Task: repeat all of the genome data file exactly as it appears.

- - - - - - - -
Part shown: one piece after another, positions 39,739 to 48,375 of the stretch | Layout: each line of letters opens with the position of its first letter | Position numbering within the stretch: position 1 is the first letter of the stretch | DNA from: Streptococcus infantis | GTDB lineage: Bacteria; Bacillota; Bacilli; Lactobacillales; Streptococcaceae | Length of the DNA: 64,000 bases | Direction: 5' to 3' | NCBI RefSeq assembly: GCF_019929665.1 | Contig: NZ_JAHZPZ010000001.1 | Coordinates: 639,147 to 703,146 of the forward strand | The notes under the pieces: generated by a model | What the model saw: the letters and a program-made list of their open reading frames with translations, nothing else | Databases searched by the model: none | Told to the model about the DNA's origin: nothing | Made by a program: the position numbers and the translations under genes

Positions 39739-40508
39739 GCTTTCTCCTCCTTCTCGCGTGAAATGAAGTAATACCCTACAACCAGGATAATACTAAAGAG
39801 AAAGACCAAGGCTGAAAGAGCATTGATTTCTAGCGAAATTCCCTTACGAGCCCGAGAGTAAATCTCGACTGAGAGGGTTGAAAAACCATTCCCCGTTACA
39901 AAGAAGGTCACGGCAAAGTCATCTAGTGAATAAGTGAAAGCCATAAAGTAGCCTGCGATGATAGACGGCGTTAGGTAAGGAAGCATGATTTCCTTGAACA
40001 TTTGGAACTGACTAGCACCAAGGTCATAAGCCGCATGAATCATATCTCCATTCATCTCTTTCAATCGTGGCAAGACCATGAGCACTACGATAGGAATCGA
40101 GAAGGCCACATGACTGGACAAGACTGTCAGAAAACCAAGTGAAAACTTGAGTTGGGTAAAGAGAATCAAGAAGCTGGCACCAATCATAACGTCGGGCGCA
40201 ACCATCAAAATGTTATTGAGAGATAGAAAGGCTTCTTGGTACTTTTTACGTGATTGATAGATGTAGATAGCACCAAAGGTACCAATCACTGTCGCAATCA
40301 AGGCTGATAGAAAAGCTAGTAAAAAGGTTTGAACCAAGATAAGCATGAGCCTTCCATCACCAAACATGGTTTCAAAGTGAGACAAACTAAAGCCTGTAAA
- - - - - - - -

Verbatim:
Part shown: one piece after another, positions 39,739 to 48,375 of the stretch | Layout: each line of letters opens with the position of its first letter | Position numbering within the stretch: position 1 is the first letter of the stretch | DNA from: Streptococcus infantis | GTDB lineage: Bacteria; Bacillota; Bacilli; Lactobacillales; Streptococcaceae | Length of the DNA: 64,000 bases | Direction: 5' to 3' | NCBI RefSeq assembly: GCF_019929665.1 | Contig: NZ_JAHZPZ010000001.1 | Coordinates: 639,147 to 703,146 of the forward strand | The notes under the pieces: generated by a model | What the model saw: the letters and a program-made list of their open reading frames with translations, nothing else | Databases searched by the model: none | Told to the model about the DNA's origin: nothing | Made by a program: the position numbers and the translations under genes

Positions 39739-40508
39739 GCTTTCTCCTCCTTCTCGCGTGAAATGAAGTAATACCCTACAACCAGGATAATACTAAAGAG
39801 AAAGACCAAGGCTGAAAGAGCATTGATTTCTAGCGAAATTCCCTTACGAGCCCGAGAGTAAATCTCGACTGAGAGGGTTGAAAAACCATTCCCCGTTACA
39901 AAGAAGGTCACGGCAAAGTCATCTAGTGAATAAGTGAAAGCCATAAAGTAGCCTGCGATGATAGACGGCGTTAGGTAAGGAAGCATGATTTCCTTGAACA
40001 TTTGGAACTGACTAGCACCAAGGTCATAAGCCGCATGAATCATATCTCCATTCATCTCTTTCAATCGTGGCAAGACCATGAGCACTACGATAGGAATCGA
40101 GAAGGCCACATGACTGGACAAGACTGTCAGAAAACCAAGTGAAAACTTGAGTTGGGTAAAGAGAATCAAGAAGCTGGCACCAATCATAACGTCGGGCGCA
40201 ACCATCAAAATGTTATTGAGAGATAGAAAGGCTTCTTGGTACTTTTTACGTGATTGATAGATGTAGATAGCACCAAAGGTACCAATCACTGTCGCAATCA
40301 AGGCTGATAGAAAAGCTAGTAAAAAGGTTTGAACCAAGATAAGCATGAGCCTTCCATCACCAAACATGGTTTCAAAGTGAGACAAACTAAAGCCTGTAAA